Accessing private and protected member variables
Reflection is often used as part of software testing, such as for the runtime creation/instantiation of mock objects. It's also great for inspecting the state of an object at any given point in time. Here's an example of using Reflection in a unit test to verify a protected class member contains the expected value.
Below is a very basic class for a Car. It has a protected member variable that will contain the value representing the color of the car. Because the member variable is protected we cannot access it directly and must use a getter and setter method to retrieve and set its value respectively.
To test this many developers will create a Car object, set the car's color using
Car::setColor(), retrieve the color using
Car::getColor(), and compare that value to the color they set:
On the surface this seems okay. After all, all
Car::getColor() does is return the value of the protected member variable
Car::$color. But this test is flawed in two ways:
- It exercises
Car::getColor()which is out of the scope of this test
- It depends on
Car::getColor()which may have a bug itself which can make the test have a false positive or negative
Let's look at why we shouldn't use
Car::getColor() in our unit test and should use Reflection instead. Let's say a developer is assigned a task to add "Metallic" to every car color. So they attempt to modify the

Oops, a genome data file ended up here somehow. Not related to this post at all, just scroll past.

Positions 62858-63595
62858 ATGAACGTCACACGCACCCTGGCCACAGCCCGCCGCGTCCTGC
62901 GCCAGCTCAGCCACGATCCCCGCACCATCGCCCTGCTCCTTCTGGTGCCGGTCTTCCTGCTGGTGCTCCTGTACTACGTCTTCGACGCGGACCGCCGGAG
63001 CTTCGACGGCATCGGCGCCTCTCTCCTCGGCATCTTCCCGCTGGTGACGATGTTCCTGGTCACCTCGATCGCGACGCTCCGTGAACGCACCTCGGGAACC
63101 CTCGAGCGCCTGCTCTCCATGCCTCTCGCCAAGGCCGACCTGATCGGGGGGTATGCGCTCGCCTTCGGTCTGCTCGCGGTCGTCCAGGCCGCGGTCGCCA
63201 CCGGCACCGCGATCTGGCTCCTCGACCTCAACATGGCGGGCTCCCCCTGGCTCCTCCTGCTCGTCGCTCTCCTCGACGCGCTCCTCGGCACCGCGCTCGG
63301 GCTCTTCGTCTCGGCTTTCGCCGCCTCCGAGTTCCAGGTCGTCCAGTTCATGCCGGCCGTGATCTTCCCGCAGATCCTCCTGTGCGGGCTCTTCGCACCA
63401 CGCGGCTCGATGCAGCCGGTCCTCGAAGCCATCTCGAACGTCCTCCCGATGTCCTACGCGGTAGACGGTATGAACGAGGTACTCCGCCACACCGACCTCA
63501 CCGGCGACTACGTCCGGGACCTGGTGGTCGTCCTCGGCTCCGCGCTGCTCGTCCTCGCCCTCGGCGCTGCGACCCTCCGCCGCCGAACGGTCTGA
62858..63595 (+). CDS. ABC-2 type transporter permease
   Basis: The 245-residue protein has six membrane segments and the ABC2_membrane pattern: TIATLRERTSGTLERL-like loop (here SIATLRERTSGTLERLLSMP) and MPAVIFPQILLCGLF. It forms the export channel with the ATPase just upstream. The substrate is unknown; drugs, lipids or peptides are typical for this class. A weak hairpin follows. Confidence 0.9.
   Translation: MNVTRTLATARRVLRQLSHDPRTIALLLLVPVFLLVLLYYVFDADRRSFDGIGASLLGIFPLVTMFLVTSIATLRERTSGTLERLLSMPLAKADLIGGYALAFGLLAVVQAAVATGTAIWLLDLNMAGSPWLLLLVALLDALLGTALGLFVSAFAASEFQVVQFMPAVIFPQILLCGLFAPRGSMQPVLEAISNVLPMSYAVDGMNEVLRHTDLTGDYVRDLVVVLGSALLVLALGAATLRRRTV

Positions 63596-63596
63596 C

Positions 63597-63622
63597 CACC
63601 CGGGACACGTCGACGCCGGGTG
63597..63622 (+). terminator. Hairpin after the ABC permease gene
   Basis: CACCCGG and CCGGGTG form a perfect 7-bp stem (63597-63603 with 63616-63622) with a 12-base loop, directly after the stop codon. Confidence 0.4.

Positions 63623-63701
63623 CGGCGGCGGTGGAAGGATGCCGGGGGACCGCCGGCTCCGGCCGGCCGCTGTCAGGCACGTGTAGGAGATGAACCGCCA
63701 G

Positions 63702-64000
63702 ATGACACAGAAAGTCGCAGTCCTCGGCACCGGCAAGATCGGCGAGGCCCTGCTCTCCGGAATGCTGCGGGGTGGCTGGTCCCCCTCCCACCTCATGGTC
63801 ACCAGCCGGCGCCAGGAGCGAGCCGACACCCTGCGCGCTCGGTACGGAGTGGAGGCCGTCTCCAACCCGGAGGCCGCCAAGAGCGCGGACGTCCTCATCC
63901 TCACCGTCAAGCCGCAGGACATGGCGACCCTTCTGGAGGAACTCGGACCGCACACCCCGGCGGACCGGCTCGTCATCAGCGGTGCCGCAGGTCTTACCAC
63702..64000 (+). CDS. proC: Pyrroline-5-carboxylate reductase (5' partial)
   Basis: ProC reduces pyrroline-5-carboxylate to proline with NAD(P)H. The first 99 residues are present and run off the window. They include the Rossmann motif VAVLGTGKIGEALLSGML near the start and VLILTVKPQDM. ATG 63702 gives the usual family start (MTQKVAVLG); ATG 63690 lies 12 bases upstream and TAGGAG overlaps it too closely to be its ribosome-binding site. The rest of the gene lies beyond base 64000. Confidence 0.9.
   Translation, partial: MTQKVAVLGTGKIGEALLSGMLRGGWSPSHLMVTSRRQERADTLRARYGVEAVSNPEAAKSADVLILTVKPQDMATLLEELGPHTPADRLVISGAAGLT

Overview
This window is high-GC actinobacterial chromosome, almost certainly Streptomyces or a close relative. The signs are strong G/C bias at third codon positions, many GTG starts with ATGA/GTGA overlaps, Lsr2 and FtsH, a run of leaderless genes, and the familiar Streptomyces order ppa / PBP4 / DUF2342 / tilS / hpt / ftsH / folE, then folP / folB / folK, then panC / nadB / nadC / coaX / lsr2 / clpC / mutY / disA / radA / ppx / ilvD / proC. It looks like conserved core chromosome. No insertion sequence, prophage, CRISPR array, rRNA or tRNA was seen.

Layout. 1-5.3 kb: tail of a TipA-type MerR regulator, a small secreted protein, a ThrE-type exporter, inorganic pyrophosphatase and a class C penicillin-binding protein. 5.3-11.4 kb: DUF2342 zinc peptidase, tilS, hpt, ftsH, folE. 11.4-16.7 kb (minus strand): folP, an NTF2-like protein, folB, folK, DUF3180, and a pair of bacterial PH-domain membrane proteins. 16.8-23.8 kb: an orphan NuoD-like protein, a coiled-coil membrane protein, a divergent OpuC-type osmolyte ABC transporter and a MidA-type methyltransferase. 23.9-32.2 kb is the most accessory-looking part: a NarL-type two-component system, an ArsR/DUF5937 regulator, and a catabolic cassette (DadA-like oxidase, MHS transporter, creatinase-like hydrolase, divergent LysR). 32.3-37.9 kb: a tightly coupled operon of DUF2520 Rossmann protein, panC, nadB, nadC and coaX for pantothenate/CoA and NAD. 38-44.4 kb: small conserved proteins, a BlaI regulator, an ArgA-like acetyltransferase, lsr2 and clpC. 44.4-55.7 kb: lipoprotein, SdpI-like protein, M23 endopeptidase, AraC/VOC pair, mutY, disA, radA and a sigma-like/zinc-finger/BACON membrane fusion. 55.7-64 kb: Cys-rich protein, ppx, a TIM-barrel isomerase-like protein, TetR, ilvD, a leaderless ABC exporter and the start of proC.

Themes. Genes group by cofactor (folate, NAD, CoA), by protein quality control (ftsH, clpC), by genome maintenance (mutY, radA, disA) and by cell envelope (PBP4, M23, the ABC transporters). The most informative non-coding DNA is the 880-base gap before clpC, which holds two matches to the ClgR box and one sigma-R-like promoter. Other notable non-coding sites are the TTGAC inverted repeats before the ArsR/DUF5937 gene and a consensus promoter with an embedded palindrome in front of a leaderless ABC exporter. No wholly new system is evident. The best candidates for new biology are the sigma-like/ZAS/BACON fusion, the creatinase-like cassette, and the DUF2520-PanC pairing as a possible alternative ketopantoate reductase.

Car::getColor() to prepend "Metallic" to the car's color:
Do you see the error? The developer used a semi-colon instead of the concatenation operator in an attempt to prepend "Metallic" to the car's color. As a result, whenever
Car::getColor() is called, "Metallic " will be returned regardless of what the car's actual color is. As a result our
Car::setColor() unit test will fail even though
Car::setColor() works perfectly fine and was not affected by this change.
So how do we verify
Car::$color contains the value we are setting via
Car::setColor()? We can use Refelection to inspect the protected member variable directly. So how do we do that? We can use Refelection to make the protected member variable accessible to our code so it can retrieve the value.
Let's see the code first and then break it down:
Here is how we are using Reflection to get the value of
Car::$color in the code above:
- We create a new ReflectionObject representing our Car object
- We get a ReflectionProperty for
Car::$color(this "represents" the
- We make
- We get the value of
As you can see by using Reflection we could get the value of
Car::$color without having to call
Car::getColor() or any other accessor function which could cause invalid test results. Now our unit test for
Car::setColor() is safe and accurate.
Feature detection of classes or objects
Feature detection of classes can partly be done with the
ReflectionClass, also constants can be detected:
method_exists, also an object of the class of interest can be provided instead of the class name. Using reflection, the
ReflectionObject class should be used instead of
Testing private/protected methods
Sometimes it's useful to test private & protected methods as well as public ones.
Easiest way to test drive method is using reflection
If the method is static you pass null in the place of the class instance